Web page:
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The Psychology of Makeup Sex

The dynamics of sexual intimacy after conflicts.

A new couple having their first fight is a common trope in romantic comedies. Voices rise, fingers wag, and each partner unleashes a tirade against the other at the top of their lungs. Then, after a pregnant pause, the two embrace and kiss passionately. After that, it’s off to the bedroom, if they even make it that far.

In pop culture, makeup sex is often described as “the best sex ever” and one of the most passionate lovemaking experiences a couple will ever have. High on adrenaline and having released their frustrations, the partners can renew their love for each other with a fervor rarely achieved through ordinary sex.

While psychologists have speculated on the dynamics of makeup sex for decades, there’s been little direct observational research on the subject. Filling this void in the literature was the goal of New Zealand psychologist Jessica Maxwell and her colleague Andrea Meltzer in a paper they recently published in the Archives of Sexual Behavior.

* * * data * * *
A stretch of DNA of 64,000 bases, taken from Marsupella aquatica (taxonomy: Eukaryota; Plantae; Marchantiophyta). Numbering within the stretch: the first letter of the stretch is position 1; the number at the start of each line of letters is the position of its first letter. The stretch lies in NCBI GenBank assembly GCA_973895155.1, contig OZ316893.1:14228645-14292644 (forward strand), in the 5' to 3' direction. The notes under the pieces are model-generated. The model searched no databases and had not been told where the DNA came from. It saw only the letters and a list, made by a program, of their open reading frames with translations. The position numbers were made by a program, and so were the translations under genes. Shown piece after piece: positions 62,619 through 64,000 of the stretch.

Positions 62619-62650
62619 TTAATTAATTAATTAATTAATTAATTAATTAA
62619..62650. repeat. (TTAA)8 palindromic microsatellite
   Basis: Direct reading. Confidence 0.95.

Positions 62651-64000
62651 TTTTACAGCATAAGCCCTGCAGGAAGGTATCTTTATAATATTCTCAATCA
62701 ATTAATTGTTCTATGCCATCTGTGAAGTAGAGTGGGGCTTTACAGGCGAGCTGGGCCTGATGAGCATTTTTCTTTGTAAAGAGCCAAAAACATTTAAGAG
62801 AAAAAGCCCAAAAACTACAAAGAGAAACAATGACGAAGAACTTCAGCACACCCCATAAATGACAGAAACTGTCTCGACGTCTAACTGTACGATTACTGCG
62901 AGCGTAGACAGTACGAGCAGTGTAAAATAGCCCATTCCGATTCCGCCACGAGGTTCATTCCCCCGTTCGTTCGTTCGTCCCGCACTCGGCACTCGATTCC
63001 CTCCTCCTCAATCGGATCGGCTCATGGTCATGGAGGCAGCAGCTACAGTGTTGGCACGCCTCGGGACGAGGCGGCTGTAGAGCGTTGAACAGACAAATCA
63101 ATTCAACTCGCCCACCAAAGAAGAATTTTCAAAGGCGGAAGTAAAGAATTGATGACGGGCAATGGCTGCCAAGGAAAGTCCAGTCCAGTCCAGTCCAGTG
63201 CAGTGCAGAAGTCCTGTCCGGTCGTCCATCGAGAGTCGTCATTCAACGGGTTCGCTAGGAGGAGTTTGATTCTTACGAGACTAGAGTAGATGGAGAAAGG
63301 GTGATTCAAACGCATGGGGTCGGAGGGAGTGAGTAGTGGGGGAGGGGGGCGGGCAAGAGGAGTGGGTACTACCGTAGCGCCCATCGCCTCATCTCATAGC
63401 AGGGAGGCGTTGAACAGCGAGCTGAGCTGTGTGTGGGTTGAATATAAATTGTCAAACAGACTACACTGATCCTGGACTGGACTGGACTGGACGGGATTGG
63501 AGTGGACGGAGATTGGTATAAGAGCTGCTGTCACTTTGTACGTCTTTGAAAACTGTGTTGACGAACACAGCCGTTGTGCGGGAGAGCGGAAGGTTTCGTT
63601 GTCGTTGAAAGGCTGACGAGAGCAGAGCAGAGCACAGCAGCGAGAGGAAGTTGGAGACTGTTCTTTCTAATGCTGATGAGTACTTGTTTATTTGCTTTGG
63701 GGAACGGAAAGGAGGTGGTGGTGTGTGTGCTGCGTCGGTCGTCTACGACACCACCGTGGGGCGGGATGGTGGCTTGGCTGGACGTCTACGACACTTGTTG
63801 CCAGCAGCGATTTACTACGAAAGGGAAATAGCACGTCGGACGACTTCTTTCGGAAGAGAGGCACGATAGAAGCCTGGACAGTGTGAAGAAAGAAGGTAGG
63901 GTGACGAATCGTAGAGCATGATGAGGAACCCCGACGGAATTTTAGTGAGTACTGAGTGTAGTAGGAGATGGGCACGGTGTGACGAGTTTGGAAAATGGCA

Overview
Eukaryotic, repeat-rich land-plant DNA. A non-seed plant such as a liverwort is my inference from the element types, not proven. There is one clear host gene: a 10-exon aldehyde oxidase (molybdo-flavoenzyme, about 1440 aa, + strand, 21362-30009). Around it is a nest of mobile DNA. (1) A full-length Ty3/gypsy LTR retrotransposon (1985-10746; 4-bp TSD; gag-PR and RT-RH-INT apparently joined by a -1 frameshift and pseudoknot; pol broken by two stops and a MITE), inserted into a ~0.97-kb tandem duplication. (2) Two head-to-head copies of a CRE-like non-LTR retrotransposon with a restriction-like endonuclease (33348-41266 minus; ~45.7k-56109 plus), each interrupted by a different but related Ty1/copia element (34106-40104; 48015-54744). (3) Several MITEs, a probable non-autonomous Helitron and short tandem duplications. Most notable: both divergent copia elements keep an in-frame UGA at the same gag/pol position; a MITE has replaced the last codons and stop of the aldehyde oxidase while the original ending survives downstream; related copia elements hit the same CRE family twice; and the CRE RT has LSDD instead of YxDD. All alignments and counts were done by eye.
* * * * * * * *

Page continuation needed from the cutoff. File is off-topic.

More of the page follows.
Maxwell and Meltzer start out by observing that all intimate relationships have two elements in common, namely sex and conflict. Sex is, after all, what defines a relationship as intimate. And because people have different preferences and desires, conflict is inevitable in any relationship, but especially so for one in which two people have become so interdependent on each other.

In their exploration of the psychology of makeup sex, the researchers attempted to find answers to these three questions:

  1. Is sex more likely to occur on days when couples experience conflict? On the one hand, conflict increases stress, which can dampen our desire for sex or our ability to perform. On the other hand, it’s also well known that physiological arousal from one activity can easily transfer to another activity, which is why, for example, horror movies are so popular for date night.